The Business Presentation Design Cheat Sheet
December 21, 2016
Working on a crucial business presentation design? Don’t hit print until you’ve checked off every item on our comprehensive cheat sheet.
When you’re working on a business presentation design, there’s a lot to cram in. Are your typefaces legible? Do your images look sharp? Oh, and speaking of cramming a lot in, have you left enough white space? This may be simple stuff, but it’s a lot of simple stuff to remember.
To save you from switching on the projector only to discover that you’ve omitted images and included placeholder text, we’ve assembled a comprehensive list of everything that should go into your presentation – plus a few things that shouldn’t. Bookmark this page and use it time and time again, or at least until you know its commands off by heart. Welcome to Business Presentation Design 101.
Business presentation design tips
Ditch the stock template. Stock templates are generic, boring and overused. If you don’t have the time to customise a PowerPoint template, download a free custom template that your colleagues won’t have seen 1,000 times before.
Up the contrast. If you’re overlaying text against an image or coloured background, make sure it’s readable. If not, adjust the contrast or colours accordingly.
Choose colours that complement. There are no prizes for completing the rainbow: three or four complementary colours should suffice.
Choose colours that stand out. There’s no need to deploy the neon pink, but make sure your colours stand out. Avoid using competing colours in bar charts and don’t place yellow or light blue against a white background.
Go easy on the transitions. Think of slide transitions as makeup: they exist to enhance your presentation, not overload it. Less is more.
Choosing text for business presentations
6 lines of text is enough. If your audience have to read and listen to you at the same time, one of the two is going to be ignored. Go easy on the text, using slides to display key points only.
Bomb the bullets. Bullet points are great for highlighting key points, but if you’re going to deploy them for every line of text on every slide, you may as well not have them at all.
Left is best. Left alignment looks best in presentations; avoid centering body text.
Use sans serif. For body text, sans serif fonts are more legible. Save the serifs for titles and headers if you must, but don’t go wild – two or three fonts at the most is all you should need.
Size fonts sensibly. The size of your font will naturally affect its legibility, but you also need to think about the ratio between your header and body text. Bear in mind the size of the room you’ll be presenting in. Will those at the back be able to read it?
Be consistent. Don’t chop and change between fonts: the font you choose for your headers and body text should be the same from start to finish.
Use bold and italics in moderation. Highlighting certain words or phrases can help your audience focus on key points. Highlighting entire sentences is just messy.
Tips on choosing images for business presentations
Avoid cliched stock photos. Stock photos are great, but cliched ones are worse than PowerPoint clipart. Sites like Unsplash, Pexels and Death to the Stock Photo can provide a refreshing alternative to the usual stock photo galleries.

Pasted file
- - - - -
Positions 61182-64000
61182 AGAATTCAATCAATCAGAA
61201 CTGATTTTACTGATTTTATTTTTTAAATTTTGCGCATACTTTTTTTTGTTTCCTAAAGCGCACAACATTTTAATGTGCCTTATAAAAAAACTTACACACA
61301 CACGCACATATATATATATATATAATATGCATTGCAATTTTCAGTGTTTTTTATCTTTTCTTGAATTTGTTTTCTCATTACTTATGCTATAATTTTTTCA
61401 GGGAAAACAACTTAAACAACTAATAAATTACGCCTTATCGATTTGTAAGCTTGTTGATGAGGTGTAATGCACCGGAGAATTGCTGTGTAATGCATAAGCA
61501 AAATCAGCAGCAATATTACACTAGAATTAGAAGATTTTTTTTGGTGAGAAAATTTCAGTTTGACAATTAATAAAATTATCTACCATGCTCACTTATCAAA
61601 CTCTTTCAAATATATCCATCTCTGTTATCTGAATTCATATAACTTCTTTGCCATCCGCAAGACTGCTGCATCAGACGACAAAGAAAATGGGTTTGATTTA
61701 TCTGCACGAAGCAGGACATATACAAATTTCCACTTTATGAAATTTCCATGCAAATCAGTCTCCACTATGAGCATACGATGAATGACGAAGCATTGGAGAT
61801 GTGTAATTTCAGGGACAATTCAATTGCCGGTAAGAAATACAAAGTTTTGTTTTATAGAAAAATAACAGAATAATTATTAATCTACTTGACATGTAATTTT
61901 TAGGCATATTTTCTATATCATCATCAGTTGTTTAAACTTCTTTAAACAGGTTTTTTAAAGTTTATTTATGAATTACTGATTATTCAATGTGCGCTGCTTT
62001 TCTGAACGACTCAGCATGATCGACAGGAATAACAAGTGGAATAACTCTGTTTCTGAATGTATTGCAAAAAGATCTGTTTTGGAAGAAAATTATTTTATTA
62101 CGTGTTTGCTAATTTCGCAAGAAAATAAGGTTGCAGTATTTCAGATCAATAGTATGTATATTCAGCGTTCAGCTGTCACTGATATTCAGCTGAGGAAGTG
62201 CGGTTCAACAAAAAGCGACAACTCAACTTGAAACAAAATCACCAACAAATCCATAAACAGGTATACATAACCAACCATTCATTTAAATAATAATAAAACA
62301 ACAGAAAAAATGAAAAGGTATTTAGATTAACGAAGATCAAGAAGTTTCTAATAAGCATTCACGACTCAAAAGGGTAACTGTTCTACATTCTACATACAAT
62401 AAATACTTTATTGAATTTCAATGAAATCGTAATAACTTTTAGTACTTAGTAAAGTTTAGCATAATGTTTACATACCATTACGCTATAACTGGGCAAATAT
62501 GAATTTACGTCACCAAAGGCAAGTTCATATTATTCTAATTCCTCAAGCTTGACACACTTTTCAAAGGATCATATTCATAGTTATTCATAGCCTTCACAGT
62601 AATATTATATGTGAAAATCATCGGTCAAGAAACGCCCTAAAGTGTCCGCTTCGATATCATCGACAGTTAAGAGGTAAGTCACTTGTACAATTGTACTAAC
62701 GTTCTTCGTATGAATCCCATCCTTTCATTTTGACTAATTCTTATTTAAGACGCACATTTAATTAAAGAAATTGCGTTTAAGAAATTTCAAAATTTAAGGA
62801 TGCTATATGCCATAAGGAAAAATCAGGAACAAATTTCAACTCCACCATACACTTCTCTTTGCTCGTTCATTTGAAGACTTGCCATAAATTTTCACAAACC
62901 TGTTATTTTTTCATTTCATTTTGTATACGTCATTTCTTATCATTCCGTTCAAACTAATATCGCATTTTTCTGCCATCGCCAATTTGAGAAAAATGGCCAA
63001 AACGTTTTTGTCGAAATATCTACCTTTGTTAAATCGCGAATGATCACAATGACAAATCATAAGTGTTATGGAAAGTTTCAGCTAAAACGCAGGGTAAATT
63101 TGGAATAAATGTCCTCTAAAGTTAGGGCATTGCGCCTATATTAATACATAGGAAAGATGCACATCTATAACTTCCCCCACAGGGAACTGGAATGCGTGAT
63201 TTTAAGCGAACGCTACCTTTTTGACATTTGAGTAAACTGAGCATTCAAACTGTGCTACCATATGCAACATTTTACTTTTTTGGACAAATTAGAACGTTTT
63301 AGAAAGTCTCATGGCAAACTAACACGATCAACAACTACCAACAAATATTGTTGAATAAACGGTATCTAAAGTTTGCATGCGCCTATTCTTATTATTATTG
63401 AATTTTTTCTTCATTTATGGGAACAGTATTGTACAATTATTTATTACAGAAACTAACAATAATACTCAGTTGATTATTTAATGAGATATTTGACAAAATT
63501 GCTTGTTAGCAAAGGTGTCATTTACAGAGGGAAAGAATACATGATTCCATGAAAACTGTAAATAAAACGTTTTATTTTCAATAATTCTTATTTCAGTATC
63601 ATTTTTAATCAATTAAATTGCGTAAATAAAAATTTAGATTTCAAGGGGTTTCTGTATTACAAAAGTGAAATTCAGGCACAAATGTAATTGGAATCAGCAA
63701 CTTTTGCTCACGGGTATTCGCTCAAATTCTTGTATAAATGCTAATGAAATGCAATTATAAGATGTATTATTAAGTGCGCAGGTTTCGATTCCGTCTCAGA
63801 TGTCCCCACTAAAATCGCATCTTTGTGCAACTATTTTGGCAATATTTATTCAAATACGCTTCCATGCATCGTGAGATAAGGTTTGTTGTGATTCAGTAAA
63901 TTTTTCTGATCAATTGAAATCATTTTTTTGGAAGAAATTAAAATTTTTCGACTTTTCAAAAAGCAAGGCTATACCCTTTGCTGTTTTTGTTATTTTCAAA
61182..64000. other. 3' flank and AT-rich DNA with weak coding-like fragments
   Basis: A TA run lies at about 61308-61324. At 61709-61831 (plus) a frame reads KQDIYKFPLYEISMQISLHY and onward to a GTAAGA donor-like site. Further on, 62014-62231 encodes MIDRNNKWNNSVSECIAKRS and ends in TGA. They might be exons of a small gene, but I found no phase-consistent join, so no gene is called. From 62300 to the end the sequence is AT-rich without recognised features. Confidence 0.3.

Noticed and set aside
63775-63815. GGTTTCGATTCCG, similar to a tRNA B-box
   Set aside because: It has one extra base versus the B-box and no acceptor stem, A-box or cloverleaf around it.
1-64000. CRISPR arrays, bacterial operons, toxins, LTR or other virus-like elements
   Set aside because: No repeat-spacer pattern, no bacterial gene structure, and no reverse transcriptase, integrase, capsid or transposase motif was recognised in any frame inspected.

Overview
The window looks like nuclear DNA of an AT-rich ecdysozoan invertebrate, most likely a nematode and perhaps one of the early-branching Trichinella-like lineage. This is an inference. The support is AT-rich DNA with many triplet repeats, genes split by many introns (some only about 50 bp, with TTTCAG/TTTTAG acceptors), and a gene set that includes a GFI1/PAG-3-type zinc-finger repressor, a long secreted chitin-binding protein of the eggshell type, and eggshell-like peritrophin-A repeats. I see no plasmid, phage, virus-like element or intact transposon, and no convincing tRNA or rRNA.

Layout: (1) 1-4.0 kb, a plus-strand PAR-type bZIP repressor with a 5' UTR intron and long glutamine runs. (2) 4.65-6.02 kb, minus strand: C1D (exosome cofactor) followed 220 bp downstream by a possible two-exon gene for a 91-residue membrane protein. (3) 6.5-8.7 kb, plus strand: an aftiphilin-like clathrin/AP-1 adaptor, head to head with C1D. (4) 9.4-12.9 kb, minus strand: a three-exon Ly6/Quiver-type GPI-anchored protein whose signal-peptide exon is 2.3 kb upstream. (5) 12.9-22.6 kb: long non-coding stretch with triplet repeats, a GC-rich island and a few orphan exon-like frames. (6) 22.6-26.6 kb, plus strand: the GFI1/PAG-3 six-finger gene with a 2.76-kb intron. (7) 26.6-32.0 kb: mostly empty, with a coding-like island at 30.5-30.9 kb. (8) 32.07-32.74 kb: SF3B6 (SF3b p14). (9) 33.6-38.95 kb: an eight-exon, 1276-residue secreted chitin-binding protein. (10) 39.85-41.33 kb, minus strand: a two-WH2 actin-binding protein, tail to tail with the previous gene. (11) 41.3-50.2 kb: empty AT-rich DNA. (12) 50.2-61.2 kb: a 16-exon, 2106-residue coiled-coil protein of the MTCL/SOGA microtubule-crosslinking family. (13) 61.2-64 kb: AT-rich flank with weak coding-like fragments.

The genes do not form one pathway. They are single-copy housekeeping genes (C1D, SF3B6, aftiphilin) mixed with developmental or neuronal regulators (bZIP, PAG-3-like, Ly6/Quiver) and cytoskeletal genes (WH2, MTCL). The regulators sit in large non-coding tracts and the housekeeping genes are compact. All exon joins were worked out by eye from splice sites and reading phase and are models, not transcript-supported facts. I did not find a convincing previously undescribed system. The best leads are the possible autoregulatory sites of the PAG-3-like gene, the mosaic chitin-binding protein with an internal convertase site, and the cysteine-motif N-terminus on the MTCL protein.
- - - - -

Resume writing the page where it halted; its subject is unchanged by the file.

One image per page. Pictures are nice, but you’re creating a presentation, not a photo album. Stick to one image per page – and that doesn’t mean one image on every page.
Images don’t have to be photographs. Pie charts, arrows, completion bars and other graphics can all enhance your presentation when used effectively.
Filters are nice. If you have the time and inclination, applying the same filter to all of your images will give your slideshow a harmonious and professional sheen. Use web-based software such as Canva to batch apply filters.
General business presentation tips
Keep it simple. At the risk of stating the obvious, clean and simple beats complex and convoluted every time.
Stick to one key idea per slide. This notion is as old as PowerPoint itself, but it still holds true.
Let the slides be your guide. You don’t have to spell everything out. Place key points and figures on your slides and then elucidate on them.
Don’t overload on data. Pie, line and bar charts will break up a presentation and make stats easier to grasp. Avoid cramming in too much data however: if you have to explain a chart to your audience, there’s probably too much going on.
Sort your slides. Before you print or save your presentation, spend some time in the slide sorter, making sure that slides are presented in a logical order. Your presentation should flow.
End with a strong call to action. What would you like your audience to take away from your presentation? Your CTA is the last slide they’ll see. Better make it a good one.
That might seem like a lot of do’s and don’ts, but in practice you’ll already have incorporated the bulk of these tips. If there are a few pointers in there you’d overlooked, however, this list will have done its job, helping you apply the finishing touches that can be the difference between a good presentation and a great one.
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